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how many cats are too many

Wondering How Many Cats are Too Many?

We’ve all heard the trope about crazy cat ladies, but at what point do you really become one yourself? Cats are wonderful, sweet, affectionate creatures, but you can (unfortunately) have too much of just about anything.

If you’ve already got a few cats and are wondering how many more you can reasonably add to your family, this article is for you. Below, we’ll talk a bit more about the various factors that determine how many cats can reasonably live safely and happily together.

cats fighting

Why Too Many Cats Isn’t a Good Thing

Having lots of cats sounds great, but there are three primary reasons why you shouldn’t just keep adding to your pet family. Below is some more information about each of these reasons.

Too Little Space

The first reason why you should reconsider a large cat family is having too little space in your home. Cats need plenty of space to play, eat, and explore, not to mention having a separate area for your cats’ litter boxes.

Plus, cats can become territorial over specific spots in your home, so having too little space could result in frequent fighting between your cats for their favorite spots. This can result in a lot of stress for your cats, which can cause lots of health problems down the line.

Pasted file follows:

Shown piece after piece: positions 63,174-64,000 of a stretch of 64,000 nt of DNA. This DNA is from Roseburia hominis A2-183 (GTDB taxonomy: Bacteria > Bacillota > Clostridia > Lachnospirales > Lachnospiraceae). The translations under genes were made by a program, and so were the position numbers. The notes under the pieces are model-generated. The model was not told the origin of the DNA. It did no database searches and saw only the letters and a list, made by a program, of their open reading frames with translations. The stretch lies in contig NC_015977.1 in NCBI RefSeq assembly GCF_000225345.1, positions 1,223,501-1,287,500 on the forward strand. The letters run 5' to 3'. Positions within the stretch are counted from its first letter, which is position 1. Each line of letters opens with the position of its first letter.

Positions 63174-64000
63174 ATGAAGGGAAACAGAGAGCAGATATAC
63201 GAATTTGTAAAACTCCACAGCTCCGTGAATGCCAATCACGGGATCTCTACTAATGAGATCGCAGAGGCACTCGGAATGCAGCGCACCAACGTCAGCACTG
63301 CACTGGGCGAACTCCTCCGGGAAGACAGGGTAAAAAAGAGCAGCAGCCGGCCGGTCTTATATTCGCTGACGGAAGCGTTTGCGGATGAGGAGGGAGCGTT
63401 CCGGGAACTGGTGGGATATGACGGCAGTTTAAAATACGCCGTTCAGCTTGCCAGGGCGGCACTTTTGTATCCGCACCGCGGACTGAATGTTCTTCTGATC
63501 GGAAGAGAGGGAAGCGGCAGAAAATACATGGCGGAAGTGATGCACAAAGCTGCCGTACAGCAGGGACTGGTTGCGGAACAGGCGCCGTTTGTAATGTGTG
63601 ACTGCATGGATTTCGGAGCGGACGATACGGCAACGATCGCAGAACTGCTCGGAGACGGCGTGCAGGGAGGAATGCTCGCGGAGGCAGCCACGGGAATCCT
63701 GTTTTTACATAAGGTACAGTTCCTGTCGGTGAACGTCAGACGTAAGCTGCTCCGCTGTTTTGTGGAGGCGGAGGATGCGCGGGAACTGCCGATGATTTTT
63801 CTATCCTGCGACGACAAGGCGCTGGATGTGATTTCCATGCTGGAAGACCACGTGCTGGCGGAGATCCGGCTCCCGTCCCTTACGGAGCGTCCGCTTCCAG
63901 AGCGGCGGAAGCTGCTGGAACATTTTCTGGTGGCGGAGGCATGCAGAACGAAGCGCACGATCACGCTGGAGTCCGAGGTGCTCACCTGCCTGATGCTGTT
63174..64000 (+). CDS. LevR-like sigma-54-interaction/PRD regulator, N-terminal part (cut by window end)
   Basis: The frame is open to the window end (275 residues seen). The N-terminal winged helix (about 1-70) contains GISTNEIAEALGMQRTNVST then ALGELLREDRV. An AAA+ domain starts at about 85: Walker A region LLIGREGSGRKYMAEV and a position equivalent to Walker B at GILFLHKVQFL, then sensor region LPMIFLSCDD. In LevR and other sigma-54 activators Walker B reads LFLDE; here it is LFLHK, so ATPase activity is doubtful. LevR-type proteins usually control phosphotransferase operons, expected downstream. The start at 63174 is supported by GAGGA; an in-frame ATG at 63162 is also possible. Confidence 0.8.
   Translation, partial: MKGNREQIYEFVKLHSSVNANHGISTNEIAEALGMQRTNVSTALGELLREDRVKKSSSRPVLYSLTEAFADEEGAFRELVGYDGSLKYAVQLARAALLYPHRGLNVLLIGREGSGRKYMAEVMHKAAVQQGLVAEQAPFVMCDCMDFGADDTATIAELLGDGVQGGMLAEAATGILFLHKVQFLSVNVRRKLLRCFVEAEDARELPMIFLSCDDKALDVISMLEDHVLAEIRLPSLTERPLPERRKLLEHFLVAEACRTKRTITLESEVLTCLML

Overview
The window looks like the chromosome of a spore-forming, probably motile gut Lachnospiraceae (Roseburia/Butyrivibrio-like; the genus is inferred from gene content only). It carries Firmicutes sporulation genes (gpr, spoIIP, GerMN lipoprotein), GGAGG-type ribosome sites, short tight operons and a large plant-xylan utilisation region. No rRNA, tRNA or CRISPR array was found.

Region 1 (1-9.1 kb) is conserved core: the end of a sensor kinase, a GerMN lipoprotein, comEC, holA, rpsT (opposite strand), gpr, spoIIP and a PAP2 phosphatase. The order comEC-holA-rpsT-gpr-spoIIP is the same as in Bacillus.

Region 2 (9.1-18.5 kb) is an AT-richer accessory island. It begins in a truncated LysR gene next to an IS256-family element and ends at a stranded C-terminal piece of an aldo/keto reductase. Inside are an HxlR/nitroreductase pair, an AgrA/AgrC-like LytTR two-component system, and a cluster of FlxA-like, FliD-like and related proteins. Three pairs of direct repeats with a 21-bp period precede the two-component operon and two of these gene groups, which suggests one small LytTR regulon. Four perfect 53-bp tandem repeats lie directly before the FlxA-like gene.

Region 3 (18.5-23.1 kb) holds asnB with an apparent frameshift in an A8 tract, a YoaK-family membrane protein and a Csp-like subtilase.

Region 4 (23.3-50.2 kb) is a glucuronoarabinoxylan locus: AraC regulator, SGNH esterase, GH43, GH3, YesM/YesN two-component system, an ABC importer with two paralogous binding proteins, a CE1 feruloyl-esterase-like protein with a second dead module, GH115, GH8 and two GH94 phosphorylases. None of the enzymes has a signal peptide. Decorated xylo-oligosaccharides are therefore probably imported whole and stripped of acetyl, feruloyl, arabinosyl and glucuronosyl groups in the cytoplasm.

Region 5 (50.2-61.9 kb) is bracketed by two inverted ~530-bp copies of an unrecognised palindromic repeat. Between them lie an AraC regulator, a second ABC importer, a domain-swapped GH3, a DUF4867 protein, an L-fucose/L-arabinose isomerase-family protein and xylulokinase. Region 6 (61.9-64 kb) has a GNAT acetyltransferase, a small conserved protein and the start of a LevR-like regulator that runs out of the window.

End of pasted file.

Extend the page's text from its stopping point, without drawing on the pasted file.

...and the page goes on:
You also need to consider your living arrangements in general. If you live in an apartment, your landlord likely has a pet clause in your lease stating how many pets you are allowed to have in your apartment. Exceeding this limit could result in fines or even an eviction notice. No amount of cats is worth losing your home!

Keep in mind that cats come with many more needs than just food and water. Litter boxes aren’t small, and it is recommended that you have at least one litter box per cat plus one.

That means if you have four cats, you should have five litter boxes. This will take up lots of space you may not have reasonably available. Not to mention the time spent scooping and the costs of filling each with fresh litter regularly!

You will also need toys, cat trees, and pet beds which can take up lots of space. Unless you live in a huge house, adopting lots of cats at once likely isn’t the best idea.

Not Enough Money

The next reason why having too many cats isn’t a good thing is the finances required to raise several cats. Rover estimates that cat owners spend anywhere between $305 and $1,450 on a single cat annually for basic care. Multiply that by several cats and your furry family becomes a lot more expensive to maintain.

Food, litter, toys, annual vet visits, medication, and replacement cat furniture aren’t cheap. This is especially true if you get your cats high-quality food, litter, and medicine, which is recommended if you want your cats to lead long, healthy lives. It’s always better to have fewer cats that you can splurge on than to have too many and struggle to give them basic necessities.